Here are a few:

  • Cancer – $49,000
  • Hemophilia – $62,000
  • Coronary Artery Disease – $75,000

If you have a cost-share plan with your medical insurance company, you might end up paying for almost half the total cost of treatment. Believing you’ll never get seriously ill is not a good outlook – most people have this mindset until something happens to them. See your doctor on the regular and stick to a healthy diet and fitness plan.

3. Plan Out Your Meals

You might not be Julia Child, but you can follow directions. You’re reading this article, aren’t you? Shopping and cooking (or microwaving) for yourself will not only result in a healthier you (see #2 on this list) but can save you hundreds – possibly thousands – in the future.

Before you buy the latest and greatest cookbook, invest in these two items:

  1. Crock-pot slow cooker
  2. Plastic bins to freeze food

There are two main benefits these items will provide: you can easily make your food ahead of time and have it cook while you are gone, and you can make it in bulk. Now on to the execution of your food proactivity.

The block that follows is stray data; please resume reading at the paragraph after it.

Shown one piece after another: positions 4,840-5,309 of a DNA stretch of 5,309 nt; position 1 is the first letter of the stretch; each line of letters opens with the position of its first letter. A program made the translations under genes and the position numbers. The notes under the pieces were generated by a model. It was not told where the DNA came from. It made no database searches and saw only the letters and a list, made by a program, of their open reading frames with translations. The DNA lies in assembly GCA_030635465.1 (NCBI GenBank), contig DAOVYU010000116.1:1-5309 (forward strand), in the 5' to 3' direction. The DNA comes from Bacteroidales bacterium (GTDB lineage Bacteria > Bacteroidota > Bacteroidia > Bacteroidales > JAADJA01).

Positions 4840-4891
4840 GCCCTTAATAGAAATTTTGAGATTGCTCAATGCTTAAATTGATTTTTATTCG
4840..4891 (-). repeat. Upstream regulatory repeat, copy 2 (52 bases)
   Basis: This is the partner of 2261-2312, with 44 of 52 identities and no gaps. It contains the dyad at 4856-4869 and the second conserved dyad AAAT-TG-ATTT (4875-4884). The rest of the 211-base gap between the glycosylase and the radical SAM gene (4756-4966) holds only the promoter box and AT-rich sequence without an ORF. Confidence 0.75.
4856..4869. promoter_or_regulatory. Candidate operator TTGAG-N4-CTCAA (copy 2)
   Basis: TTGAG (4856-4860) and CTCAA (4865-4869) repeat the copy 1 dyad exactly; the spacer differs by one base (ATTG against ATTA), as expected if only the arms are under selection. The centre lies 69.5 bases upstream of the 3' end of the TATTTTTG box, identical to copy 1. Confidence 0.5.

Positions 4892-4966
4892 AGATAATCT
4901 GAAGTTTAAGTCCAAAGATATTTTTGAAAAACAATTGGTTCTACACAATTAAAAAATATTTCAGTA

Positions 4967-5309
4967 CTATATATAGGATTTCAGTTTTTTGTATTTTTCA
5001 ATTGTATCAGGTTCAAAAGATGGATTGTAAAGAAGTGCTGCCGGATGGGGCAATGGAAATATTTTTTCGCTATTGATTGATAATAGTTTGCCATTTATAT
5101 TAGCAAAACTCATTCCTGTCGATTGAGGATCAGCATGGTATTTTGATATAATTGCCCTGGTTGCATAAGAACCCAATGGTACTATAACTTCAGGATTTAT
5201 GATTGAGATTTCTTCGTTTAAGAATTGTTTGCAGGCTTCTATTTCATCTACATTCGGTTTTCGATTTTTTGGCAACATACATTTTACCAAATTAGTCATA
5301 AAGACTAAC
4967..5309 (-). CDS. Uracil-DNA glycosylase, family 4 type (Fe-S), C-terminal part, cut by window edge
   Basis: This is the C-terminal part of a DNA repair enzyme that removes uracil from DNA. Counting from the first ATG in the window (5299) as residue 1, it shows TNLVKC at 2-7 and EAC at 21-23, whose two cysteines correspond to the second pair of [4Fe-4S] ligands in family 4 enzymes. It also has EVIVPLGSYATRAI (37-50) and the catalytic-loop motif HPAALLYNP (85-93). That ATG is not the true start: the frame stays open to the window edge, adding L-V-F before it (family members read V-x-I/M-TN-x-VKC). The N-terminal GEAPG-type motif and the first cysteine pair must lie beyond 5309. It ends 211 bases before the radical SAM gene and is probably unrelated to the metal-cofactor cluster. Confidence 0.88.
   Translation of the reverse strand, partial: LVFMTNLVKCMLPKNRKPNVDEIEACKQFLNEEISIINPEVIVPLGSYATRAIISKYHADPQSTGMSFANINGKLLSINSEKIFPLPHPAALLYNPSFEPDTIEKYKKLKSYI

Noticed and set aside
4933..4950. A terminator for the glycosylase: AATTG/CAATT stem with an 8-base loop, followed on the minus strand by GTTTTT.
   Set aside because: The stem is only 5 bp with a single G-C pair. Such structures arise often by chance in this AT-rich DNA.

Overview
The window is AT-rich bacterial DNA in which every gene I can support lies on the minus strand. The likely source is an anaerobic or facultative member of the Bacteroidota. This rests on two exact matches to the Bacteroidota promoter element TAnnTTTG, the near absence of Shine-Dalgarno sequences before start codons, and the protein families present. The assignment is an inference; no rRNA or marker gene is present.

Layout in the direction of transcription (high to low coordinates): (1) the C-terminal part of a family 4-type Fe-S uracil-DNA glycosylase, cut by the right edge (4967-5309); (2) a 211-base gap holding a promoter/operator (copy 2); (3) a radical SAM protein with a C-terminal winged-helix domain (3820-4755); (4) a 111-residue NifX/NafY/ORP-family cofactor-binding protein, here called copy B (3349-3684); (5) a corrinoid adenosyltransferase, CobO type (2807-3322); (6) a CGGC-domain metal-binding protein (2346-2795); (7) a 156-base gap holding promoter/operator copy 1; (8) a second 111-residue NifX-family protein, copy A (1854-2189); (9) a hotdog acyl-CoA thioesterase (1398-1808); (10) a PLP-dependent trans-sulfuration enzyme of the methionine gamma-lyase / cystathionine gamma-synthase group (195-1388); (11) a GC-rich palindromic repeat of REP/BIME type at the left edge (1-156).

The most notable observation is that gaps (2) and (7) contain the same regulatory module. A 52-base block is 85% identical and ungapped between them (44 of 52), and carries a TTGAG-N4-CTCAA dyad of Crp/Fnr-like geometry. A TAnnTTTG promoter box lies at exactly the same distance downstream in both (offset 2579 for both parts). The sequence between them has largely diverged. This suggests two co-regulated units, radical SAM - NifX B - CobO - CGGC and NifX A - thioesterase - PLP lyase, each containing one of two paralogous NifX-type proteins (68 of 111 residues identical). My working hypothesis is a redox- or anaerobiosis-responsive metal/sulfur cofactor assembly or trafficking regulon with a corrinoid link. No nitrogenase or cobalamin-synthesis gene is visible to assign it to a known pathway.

First, devote one day of the week to meal preparation. Then, follow these steps:

  1. Pick out a few recipes that have less than five ingredients.
  2. Make a list of ingredients to buy.
  3. Go to the store and stick to a budget.
  4. Go home and start cooking.
  5. Freeze leftovers in meal-sized portions for future fast reheat.

Your dinners are set for the week, or weeks, depending on how much you cooked. When you come home from work starving, tired, and ready to switch on Netflix and pass out, you will no longer be tempted to drop $20 on Chinese takeout. Not only that, you’ll have set a grocery budget and stuck to it.

You can also save money by packing your lunch. Go to your local deli and look at the sandwich prices – $6, maybe $9 for a combo. Instead, buy a loaf of bread – $3. Buy a pound of chicken breast – $5. Buy a pound of cheese – $5. For only about double the price of eating one sandwich, you get six to eight sandwiches. Even if math isn’t your strong suit, you can see the payoff here.

4. Budget for Holiday Shopping

In 2018, holiday shoppers spent an average of $801 each. That is a giant number for your budget to absorb in one month. What if you spread that cost out over the course of a year? Even as a monthly expense, your holiday shopping budget will cost you around $66 per month.